What is Celiac Disease?
Celiac disease is an autoimmune condition in which an immune response to gluten causes damage to the lining of the small intestine. Gluten is a protein found in foods containing wheat, rye, and barley. Gluten can also be found in some personal care products, like lipstick or dental materials.
With celiac disease, prolonged and repeated exposure to gluten results in an attack on intestinal villi. Villi are hair-like structures in the small intestine that absorb nutrients. Damage to the villi leads to chronic inflammation and malabsorption of essential nutrients.
If you have celiac disease, it is necessary to completely remove gluten from your diet. For most people with celiac disease, symptoms resolve over time with the avoidance of gluten. Knowing the symptoms of celiac disease may help in receiving a diagnosis sooner.
Who Gets Celiac Disease?
Celiac disease affects over two million people in the United States. Celiac disease is more common in women, people who have a prior autoimmune disease, and who are white or of European descent. Only people who carry one or both of two gene variants can develop celiac disease.
If you do not have the gene variant associated with celiac disease but are experiencing celiac symptoms, you may have non-celiac gluten sensitivity (NCGS). NCGS does not trigger the same autoimmune response in the small intestine.
If you suspect you have Celiac disease or NCGS, here are some common symptoms to look out for.
What are the Symptoms of Celiac Disease?
Celiac disease directly affects the intestines, and so many of its symptoms involve the digestive tract.
Digestive symptoms of celiac disease may include:
- Abdominal pain
Many adults with celiac disease experience primary symptoms that do involve the digestive tract. Non-digestive symptoms occur as a result of chronic inflammation and inadequate nutrient absorption.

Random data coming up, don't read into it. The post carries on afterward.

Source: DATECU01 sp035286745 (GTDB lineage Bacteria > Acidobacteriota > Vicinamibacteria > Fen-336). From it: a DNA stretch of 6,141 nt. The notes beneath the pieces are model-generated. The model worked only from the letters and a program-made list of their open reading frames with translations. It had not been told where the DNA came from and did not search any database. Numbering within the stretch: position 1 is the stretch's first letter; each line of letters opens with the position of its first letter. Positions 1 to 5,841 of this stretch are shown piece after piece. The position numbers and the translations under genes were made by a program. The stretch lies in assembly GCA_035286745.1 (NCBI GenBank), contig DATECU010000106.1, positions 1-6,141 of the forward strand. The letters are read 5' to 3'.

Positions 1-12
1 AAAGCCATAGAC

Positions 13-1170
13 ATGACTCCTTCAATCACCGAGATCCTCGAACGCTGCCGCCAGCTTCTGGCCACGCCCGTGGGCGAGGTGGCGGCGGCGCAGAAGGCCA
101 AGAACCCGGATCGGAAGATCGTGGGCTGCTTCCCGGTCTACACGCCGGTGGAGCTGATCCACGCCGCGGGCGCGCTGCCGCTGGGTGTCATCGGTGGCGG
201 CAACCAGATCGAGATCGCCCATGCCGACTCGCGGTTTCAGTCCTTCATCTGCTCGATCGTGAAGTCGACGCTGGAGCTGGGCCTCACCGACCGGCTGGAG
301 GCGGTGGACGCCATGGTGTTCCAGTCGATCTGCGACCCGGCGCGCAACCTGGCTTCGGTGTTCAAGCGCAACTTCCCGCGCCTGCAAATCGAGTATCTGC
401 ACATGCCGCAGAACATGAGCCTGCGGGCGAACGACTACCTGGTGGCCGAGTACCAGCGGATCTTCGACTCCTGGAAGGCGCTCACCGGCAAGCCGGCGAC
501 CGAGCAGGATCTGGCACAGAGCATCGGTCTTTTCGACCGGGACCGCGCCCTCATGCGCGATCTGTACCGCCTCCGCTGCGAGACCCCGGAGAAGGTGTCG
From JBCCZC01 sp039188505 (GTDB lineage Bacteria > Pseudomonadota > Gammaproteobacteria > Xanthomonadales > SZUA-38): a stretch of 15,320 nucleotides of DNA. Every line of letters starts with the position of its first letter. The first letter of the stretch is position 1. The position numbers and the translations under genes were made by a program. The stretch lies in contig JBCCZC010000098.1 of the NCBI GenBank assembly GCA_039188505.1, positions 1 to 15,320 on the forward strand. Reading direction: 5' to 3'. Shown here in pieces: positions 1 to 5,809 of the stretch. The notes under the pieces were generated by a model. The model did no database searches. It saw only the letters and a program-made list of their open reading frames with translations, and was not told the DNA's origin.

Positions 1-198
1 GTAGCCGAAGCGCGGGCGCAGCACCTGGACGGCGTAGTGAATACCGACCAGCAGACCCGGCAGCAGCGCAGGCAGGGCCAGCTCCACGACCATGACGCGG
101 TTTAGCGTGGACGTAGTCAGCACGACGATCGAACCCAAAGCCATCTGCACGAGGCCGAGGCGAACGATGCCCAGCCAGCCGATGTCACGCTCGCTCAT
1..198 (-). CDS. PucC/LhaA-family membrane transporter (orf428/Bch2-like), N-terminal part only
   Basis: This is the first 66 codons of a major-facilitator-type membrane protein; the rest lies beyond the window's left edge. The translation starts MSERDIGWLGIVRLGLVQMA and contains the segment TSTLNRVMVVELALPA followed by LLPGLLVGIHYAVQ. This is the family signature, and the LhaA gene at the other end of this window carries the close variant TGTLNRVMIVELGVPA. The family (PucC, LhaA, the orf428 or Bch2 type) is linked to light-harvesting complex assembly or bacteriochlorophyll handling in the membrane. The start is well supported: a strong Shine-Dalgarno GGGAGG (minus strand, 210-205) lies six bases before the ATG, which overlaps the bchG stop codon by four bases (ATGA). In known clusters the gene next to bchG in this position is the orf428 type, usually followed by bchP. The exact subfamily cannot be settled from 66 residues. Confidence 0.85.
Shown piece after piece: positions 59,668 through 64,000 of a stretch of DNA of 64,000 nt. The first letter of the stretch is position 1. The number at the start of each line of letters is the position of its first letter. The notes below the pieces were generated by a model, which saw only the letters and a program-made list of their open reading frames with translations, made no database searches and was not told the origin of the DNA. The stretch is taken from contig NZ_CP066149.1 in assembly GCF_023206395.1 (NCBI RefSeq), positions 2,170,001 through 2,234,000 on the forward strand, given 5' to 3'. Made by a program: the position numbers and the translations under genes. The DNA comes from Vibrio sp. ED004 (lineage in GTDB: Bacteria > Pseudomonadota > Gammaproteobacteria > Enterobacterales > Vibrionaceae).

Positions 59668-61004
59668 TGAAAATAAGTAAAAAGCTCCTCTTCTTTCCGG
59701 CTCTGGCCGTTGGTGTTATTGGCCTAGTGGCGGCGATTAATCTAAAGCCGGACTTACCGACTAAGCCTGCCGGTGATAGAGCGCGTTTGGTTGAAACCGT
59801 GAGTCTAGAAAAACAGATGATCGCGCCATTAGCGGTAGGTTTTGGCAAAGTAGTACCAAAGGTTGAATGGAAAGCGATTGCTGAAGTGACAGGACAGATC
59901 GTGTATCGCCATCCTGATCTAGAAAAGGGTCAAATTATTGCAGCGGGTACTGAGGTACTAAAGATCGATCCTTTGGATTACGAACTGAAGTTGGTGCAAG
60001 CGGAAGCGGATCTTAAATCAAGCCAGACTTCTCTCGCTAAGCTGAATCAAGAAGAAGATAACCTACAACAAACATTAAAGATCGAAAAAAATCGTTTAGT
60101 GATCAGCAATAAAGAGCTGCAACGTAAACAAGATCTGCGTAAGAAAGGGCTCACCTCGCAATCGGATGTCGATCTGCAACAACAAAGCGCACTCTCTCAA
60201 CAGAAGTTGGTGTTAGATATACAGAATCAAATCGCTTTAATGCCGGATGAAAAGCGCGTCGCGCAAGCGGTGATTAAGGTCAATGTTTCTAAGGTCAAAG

Celiac disease symptoms related to malabsorption:
- Oily, loose stool
- Weight loss
- Iron deficiency
- Dental erosion
- Nutrient deficiencies, like vitamin D deficiency
Celiac disease symptoms related to the skin, pain, and nervous system:
- Mouth ulcerations
- A skin rash known as dermatitis herpetiformis
- Joint pain
- Brain fog
- Numbness or tingling
- Other psychiatric disorders
Are There Other Risk Factors of Celiac Disease?
People with celiac disease might be at risk of having other conditions, including
- Other autoimmune conditions
- Heart disease
- Type 1 diabetes
- Thyroid disease
If you have silent celiac disease (celiac disease without symptoms), you may be damaging your intestines with further ingestion of gluten.
What Should I Do if I Have Celiac Disease?
Many celiac symptoms can mimic other conditions and it can often take years to uncover a proper diagnosis. However, unlike many other autoimmune conditions, testing for celiac disease can be simple and conclusive. Speak to your doctor if you suspect you have symptoms of celiac disease.
Typically, the first step for determining celiac disease is a blood test screening that includes a panel of serum antibody tests. The serum antibody test is conducted to assess the body’s reaction to gluten. The test is sometimes combined with biopsy testing via endoscopy to check the status of the intestinal villi.
If you have a first-degree relative with celiac disease, then you have a 1-in-10 risk of also being diagnosed. Autoimmune disease will often run in families. Testing is recommended.
How Does Mymee Help With Symptoms of Celiac Disease?
Mymee’s program can help alleviate symptoms of people with celiac disease and suspected gluten sensitivity or gluten intolerance.
With Mymee, clients track day-to-day dietary and environmental factors in an easy-to-use mobile app. A dedicated health coach helps to investigate and confirm symptom triggers. Plus, they provide tailored plans for feeling better that include supplement support, stress management techniques, and more.
Mymee health coaches are autoimmune disease experts. They can help determine which autoimmune-like symptoms are related to gluten-ingestion and which are not. Furthermore, they can help find less-than-obvious sources of gluten and detect other food sensitivities.
If you have celiac disease, you are at increased risk of having additional sensitivities to foods. For example, the body can confuse common items like coffee, rice, and corn with gluten and respond symptomatically. Your Mymee coach can weed through your diet, systematically, to help find the culprit of lingering symptoms.
Finally, if you’re new to a gluten-free diet, your Mymee coach can help make your dietary transition easier. Health coaches have nutritional expertise and can provide resources for tasty replacements. Plus, they take into account foods to reduce inflammation, heal your gut lining, strengthen your immune system, and help you feel your best.